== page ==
Gordon Willard Allport

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Allport, Gordon Willard

 

Born Nov. 11, 1897, in Montezuma, Ind., died Oct. 9, 1967, in Cambridge, Mass. American psychologist.

In 1919, Allport graduated from Harvard University, where he subsequently taught psychology, becoming a professor in 1942. He was editor of the Journal of Abnormal and Social Psychology from 1937 to 1949. Allport’s general concept of personality was opposed to the psychoanalytic and behavioristic viewpoints, as well as to W. MacDougall’s hormic psychology.

Personality, according to Allport, is a dynamic aggregation within the individual of special motivational systems (seeMOTIVES), habits, attitudes, and individual personality traits, all of which participate in the formation of every individual’s unique interaction with the environment—especially the social environment. New motives develop out of—but function independently of—old motives. Allport does not consider a person’s past history to be the source of behavior; rather, an individual’s behavior is determined by his present and future and by higher conscious motives that are of a relatively later origin in the lifespan. These motives subordinate primitive impulses and form the core of the personality. Allport views the present condition of a given individual’s personality in terms of future potential; an active personality strives to realize this potential.

While acknowledging that personality is a phenomenon that emerges from a system of sociocultural ties, Allport fails to give a substantive analysis of the concrete societal and historical conditions amid which personality develops.

WORKS

Personality. London, 1949.
The Nature of Prejudice. Garden City, N.Y. [1958].
The Individual and His Religion: A Psychological Interpretation. New York, 1960.
Pattern and Growth of Personality. New York, 1961.
Psychology of Rumor. New York, 1965. (With L. Postman.)
Becoming: Basic Considerations for a Psychology of Personality. New Haven-London, 1967.

REFERENCES

Antsyferova, L. I. “Psikhologiia lichnosti kak ‘otkrytoi sistemy’.” Voprosy psikhologii, 1970, no. 5. Hall, C. S., and G. Lindzey. Theories of Personality. New York-London, 1957.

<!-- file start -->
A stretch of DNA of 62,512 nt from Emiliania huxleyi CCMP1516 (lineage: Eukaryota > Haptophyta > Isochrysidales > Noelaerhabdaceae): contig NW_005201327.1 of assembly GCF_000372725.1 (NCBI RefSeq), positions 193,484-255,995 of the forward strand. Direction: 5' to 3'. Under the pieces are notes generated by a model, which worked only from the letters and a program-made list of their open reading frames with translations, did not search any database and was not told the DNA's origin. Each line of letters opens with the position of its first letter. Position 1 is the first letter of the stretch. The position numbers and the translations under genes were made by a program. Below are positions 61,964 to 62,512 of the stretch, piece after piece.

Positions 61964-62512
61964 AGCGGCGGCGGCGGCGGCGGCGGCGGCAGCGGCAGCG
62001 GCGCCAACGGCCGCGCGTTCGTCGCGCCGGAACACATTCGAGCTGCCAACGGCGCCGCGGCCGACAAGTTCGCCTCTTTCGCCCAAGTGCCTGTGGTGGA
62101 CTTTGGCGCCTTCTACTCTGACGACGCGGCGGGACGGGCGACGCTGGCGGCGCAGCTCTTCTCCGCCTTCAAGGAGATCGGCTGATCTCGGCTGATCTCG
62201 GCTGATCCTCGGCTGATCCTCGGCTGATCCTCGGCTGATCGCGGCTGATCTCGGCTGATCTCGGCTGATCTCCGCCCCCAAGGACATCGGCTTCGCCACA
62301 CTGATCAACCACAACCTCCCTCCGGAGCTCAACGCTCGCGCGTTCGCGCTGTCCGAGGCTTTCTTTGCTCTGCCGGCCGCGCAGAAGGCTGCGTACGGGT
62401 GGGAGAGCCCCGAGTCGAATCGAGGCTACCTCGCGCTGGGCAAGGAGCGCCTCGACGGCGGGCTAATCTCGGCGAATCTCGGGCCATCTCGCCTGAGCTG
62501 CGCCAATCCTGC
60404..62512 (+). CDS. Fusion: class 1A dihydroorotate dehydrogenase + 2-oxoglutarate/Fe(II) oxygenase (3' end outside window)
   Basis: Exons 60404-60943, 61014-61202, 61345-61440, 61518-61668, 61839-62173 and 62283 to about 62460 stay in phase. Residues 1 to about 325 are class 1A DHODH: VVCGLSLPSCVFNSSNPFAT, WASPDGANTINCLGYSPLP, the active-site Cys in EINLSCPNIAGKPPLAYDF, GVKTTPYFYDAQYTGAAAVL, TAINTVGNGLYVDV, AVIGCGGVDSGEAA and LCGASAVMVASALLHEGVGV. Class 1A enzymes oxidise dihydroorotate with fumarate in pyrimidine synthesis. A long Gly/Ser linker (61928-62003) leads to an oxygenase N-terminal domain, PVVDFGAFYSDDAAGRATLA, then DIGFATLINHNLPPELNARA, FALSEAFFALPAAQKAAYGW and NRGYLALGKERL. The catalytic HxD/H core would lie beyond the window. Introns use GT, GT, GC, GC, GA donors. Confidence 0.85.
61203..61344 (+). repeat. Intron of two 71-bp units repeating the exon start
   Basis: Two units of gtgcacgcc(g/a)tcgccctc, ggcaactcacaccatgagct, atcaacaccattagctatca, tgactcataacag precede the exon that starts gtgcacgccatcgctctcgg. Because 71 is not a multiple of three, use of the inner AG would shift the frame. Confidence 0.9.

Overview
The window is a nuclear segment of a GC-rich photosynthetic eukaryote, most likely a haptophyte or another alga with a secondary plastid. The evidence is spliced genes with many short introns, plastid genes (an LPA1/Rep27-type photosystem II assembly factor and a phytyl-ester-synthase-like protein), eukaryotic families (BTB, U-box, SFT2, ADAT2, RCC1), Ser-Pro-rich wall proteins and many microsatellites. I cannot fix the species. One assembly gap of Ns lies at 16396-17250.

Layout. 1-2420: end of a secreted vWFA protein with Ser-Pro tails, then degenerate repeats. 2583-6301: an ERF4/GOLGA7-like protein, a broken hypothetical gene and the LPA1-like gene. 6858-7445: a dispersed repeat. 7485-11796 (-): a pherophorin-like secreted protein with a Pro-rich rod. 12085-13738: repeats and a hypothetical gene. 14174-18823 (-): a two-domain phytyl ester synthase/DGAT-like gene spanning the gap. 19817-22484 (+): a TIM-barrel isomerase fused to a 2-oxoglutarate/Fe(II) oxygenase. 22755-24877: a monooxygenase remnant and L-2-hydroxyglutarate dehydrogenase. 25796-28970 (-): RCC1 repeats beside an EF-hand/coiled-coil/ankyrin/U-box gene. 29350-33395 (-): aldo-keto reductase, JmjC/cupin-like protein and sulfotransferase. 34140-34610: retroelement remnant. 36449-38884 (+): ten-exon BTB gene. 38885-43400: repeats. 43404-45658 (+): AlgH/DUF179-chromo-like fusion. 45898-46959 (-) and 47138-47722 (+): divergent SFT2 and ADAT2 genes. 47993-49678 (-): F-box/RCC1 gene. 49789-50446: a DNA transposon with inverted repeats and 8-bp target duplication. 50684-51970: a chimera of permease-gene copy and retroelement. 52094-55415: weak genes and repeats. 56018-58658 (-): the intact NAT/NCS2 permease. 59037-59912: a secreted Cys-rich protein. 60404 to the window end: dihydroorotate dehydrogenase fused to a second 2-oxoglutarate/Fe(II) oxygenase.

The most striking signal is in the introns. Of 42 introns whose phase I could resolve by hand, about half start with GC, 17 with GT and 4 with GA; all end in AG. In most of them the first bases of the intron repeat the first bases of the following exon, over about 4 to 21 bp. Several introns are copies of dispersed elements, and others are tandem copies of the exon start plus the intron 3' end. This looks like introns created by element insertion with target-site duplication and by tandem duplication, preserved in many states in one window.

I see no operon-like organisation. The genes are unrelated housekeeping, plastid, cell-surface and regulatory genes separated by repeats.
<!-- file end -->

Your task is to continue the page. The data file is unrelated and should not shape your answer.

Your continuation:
G. E. AVDEEVA

References in periodicals archive ?
In 1937, Gordon Allport catalogued some 50 definitions of personality (Allport 1937); despite the earlier work by other writers cited by Allport, the popular concept of personality as commonly described is the result of Allport, who has been termed the "inventor" of the concept of personality as popularly described in terms of traits (Nicholson 2003).
FACULTY SEEKING TO CREATE LEARNING ACTIVITIES THAT FACILITATE EXPOSURE TO AND ENHANCE THE LEARNING OF INTERPROFESSIONAL (IP) HEALTH CARE TEAM BEHAVIORS WILL BENEFIT FROM AN UNDERSTANDING OF GROUP PROCESSES AS ADVOCATED BY SOCIAL SCIENTIST GORDON ALLPORT.
In 1923, the year my father was born, Gordon Allport wrote in a private letter that, "'I have never essentially wavered from my desire to correlate Psychology and Social Ethics'" (cited in Nicholson, 2003, p.
Arne Roets and Alain Van Hiel of Ghent University in Belgium looked at what psychological scientists have learned about prejudice since the 1954 publication of an influential book, The Nature of Prejudice by Gordon Allport.
Classic thinkers such as Galen, Augustine, Rene Descartes, and William James are dutifully accounted for, but the inclusion of names ranging from William Inge, Gordon Allport, and George Combe to Donald MacKay, David Premack, and novelist Mark Salzman displays the authors substantial historical knowledge base as well as a contemporary sensibility.
One approach to tackling this problem was developed by American psychologist Gordon Allport who argued that qualitative contact between conflicting groups is a meaningful way to reduce hostility and prejudice as well as cultivate more positive attitudes between group members.